As @LinuxBlanket stated, that's too many questions. But I thought this interesting so wanted to answer anyway.
I'm researching on the topic that if bacteria have souls then animal cells and plant cells also do for an article.
Since there's no evidence of "souls" anywhere, the topic is moot. I encourage you to read this.
Concerning your main question
Can animlal body cells survive outside the body? For how long
That has nothing to do with a soul - if souls did exist, then they'd only really matter when the organism dies. So how long something lives has nothing to do with your topic.
You should also think about what "alive" means, as there isn't a solid definition in Biology. usually the definition is around replication and/or metabolism, but then would you say a virus is alive? If yes, what about prions? If you cut a tree to the stump, when exactly does it "die"? Where do you draw the line?
OK, to answer your questions.
Yes. Think of a cell as an enclosed unit that metabolises and respirates. As long as the cell gets what it needs to continue those two processes, whether within the tissue or in a synthetic setting, it'll "survive". See this.
So as I explained, you can keep a cell ticking along as long as you can keep those basic processes going. At some point, a cell will want to replicate. So now you have to think - is my 1 surviving cell becomes 2, then 4, etc., then cell number 1 dies, am I still classing it as survival? If you want to keep cell number 1 alive indefinitely, you can adjust its environmental conditions to slow the pace of its life - cool the cell down, chemical reactions for metabolism and respiration slow down and the individual cell will "live longer". You can even freeze a cell for years then thaw it, and it will continue to live. See this.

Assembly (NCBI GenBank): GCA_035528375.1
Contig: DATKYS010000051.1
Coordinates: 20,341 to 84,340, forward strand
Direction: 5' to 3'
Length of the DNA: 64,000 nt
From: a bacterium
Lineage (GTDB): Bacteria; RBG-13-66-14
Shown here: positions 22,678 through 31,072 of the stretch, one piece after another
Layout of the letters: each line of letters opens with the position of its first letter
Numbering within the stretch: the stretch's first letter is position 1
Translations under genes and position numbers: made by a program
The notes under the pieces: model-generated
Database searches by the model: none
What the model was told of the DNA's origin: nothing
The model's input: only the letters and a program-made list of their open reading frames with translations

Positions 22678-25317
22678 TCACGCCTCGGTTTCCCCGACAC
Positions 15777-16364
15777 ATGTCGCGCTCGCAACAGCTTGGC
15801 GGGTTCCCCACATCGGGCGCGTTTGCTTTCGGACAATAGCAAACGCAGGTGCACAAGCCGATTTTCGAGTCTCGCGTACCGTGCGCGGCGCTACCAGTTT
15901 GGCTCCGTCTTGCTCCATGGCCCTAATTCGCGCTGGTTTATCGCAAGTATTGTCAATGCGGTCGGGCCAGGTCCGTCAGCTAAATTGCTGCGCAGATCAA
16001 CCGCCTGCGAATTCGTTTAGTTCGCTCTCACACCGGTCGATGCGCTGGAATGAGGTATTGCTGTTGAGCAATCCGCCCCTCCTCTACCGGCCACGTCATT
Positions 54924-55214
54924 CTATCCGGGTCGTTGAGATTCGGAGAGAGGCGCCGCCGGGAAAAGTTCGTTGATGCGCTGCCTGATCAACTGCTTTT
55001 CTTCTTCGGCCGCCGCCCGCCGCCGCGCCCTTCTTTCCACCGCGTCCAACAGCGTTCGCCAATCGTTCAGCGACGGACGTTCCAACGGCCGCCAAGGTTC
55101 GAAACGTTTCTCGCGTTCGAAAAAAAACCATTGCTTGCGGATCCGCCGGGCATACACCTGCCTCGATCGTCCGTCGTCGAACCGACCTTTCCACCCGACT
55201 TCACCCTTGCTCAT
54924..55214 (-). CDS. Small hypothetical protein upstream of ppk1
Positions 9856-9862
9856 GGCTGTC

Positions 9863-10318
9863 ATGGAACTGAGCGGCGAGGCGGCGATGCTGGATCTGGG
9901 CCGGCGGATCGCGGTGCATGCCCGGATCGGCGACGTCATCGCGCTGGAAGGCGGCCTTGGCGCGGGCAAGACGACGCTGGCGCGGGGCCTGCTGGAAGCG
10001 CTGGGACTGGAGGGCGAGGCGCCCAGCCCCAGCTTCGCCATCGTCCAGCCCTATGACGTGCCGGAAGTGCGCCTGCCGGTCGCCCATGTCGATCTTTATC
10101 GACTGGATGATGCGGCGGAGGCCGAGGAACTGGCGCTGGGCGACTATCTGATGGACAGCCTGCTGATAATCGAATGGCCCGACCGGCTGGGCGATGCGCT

That's for you to figure out. I encourage you to look up the definitions of cells, tissues, organs and organisms.
If a cell dies, it's considered dead. Even in biology.
Again, the definitions of "living" aren't set in stone. Personally, I reduce a living thing into these two requirements:
- Something that replicates
- Something that metabolises
But, I would say that animal cells meet the requirements of the general consensus more than viruses and prions (they replicate), but less than plant cells. This might be a good start to exploring why. But in short, animal cells tend to work together as tissues. Plant cells are a little more viable on their own. You can take a plant cell and grow an entire plant from it. You can only do the same with an animal if you use stem cells.
- You should be able to answer that question yourself now =)